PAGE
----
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Trump Takes His Pitch to Suburban Voters to Its Absurd Conclusion

Anyone here a “resident of Antifa”? Photo: Getty Images

In an attempt to hang on to the suburban voters who peeled away from his party and voted for Democratic candidates in the 2018 midterms, President Trump has been leaning hard into the idea that a Biden administration will decrease property values and bring city chaos to the suburban idyll. Most often, this “welcome to fear small town” message is expressed as follows:

But at Trump’s plane hangar rally in Michigan on Thursday, the message shifted a bit:

Does anybody want to have somebody from antifa as a member, as a resident of your suburb? I don’t think so.


‘Say darling who moved in next door?’


‘Oh, it’s a resident of antifa.’


‘No thank you, let’s get out of here. Let’s get the hell out of here darling let’s leave our suburbs.’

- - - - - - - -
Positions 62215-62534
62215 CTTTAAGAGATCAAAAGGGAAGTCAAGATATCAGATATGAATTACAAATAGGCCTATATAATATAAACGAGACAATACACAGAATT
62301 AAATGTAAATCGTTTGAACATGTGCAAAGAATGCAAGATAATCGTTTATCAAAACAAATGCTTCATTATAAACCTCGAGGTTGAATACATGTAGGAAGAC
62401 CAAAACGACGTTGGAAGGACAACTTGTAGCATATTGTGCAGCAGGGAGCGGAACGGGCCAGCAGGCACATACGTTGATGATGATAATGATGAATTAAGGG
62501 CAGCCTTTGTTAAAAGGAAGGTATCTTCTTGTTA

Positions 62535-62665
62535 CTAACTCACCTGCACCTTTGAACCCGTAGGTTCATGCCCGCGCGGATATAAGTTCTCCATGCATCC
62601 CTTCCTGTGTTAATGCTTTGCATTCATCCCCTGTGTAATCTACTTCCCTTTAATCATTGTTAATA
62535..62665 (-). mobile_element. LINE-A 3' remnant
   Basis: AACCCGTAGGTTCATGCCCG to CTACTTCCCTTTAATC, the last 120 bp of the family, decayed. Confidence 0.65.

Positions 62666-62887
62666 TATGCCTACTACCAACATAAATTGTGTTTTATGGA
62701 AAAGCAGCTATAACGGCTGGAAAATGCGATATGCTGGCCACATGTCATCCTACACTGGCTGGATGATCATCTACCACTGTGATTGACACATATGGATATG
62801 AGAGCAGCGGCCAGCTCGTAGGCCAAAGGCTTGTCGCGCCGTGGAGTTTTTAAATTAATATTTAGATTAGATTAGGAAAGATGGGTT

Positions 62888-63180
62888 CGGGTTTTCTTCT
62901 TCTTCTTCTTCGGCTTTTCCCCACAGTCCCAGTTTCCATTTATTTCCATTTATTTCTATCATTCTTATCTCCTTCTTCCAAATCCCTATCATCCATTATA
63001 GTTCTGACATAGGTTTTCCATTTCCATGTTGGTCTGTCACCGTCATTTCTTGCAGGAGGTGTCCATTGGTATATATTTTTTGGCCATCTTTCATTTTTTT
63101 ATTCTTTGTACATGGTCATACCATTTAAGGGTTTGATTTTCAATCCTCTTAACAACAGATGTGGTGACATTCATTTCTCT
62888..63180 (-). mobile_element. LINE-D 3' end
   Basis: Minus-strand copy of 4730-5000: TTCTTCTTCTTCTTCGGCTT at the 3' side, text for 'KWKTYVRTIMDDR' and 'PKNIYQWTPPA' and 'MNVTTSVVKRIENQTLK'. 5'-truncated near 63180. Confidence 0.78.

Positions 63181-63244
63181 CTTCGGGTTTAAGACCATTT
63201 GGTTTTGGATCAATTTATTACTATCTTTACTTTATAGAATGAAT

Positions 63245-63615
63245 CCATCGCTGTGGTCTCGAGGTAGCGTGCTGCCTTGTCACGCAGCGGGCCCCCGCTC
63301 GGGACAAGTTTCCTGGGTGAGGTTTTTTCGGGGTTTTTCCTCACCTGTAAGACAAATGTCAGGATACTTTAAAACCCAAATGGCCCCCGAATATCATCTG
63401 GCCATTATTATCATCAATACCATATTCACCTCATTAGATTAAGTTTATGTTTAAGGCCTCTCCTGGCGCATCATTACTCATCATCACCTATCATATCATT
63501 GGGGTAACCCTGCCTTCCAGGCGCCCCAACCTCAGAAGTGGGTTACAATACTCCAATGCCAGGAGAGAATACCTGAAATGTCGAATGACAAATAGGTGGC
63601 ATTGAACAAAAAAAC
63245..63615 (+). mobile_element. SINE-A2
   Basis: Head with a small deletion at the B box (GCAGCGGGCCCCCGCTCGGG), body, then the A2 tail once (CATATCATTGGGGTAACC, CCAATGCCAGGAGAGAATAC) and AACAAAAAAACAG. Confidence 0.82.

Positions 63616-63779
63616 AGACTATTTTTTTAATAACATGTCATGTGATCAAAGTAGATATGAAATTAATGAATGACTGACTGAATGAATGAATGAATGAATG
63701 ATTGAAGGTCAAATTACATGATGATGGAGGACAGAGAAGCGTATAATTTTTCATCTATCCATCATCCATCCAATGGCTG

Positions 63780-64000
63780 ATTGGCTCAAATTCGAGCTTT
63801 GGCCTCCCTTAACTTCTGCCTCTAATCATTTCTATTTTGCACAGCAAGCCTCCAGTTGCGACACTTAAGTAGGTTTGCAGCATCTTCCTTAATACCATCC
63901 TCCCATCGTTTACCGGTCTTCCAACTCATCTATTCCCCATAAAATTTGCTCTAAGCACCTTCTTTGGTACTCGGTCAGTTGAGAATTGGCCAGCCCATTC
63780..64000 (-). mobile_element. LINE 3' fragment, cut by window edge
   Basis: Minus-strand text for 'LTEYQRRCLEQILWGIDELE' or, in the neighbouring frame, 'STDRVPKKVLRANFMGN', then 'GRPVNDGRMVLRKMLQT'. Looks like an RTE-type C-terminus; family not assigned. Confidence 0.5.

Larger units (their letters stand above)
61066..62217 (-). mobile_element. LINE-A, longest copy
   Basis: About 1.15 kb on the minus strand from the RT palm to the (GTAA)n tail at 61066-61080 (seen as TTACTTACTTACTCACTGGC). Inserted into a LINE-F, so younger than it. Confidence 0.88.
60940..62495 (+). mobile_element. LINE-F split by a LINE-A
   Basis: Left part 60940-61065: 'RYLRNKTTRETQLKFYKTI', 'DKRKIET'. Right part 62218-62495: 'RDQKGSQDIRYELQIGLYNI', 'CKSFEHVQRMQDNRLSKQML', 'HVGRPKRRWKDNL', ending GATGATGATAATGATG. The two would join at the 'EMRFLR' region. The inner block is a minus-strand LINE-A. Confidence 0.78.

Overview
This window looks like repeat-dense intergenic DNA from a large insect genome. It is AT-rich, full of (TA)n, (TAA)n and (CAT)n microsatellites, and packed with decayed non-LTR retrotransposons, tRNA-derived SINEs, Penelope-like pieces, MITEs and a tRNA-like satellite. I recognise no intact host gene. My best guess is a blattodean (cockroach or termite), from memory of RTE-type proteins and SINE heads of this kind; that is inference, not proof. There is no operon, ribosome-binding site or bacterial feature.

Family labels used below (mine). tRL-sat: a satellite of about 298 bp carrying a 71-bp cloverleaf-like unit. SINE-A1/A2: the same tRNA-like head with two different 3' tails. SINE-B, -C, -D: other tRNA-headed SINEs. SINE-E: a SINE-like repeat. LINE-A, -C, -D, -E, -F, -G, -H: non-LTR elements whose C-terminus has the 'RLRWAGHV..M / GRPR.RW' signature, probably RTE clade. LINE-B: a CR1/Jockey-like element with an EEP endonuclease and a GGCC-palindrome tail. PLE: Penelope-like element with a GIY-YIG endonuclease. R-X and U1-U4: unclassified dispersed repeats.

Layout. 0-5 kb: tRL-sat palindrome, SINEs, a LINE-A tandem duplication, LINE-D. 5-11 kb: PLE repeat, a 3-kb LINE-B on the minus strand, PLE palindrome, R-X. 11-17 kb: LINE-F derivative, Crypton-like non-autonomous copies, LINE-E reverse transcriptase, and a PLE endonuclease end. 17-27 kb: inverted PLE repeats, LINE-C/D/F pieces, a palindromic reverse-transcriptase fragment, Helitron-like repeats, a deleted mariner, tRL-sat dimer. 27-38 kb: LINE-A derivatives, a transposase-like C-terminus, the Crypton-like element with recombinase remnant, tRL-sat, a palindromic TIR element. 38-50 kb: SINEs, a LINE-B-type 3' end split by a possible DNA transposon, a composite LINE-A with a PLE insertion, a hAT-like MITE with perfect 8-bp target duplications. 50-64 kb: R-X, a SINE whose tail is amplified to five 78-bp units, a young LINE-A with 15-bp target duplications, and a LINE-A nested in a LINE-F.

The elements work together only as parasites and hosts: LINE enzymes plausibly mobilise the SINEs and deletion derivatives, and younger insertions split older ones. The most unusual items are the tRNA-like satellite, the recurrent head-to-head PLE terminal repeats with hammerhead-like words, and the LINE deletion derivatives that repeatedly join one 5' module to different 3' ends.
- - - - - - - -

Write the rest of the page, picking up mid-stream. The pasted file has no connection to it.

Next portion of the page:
‘Oh, I wish Trump were president he wouldn’t have allowed that to happen.’


And that’s exactly right. I won’t allow it to happen.

Aside from insinuating that antifa — an extremely loose movement of autonomous groups — is a place, Trump’s Thursday campaign event involved two new absurdities mixed in among the usual rally material. He claimed that Michigan will soon be the “host of five new car companies,” following a conversation with Japanese prime minister Shinzo Abe, who is resigning at the end of the month and would be unlikely to green-light such a deal. The president also stepped out of Air Force One to the tune of “Fortunate Son,” a song that decries the life of a millionaire’s child who avoids paying taxes and found a way to avoid service in Vietnam.

Trump Takes Suburban Voter Pitch to Its Absurd Conclusion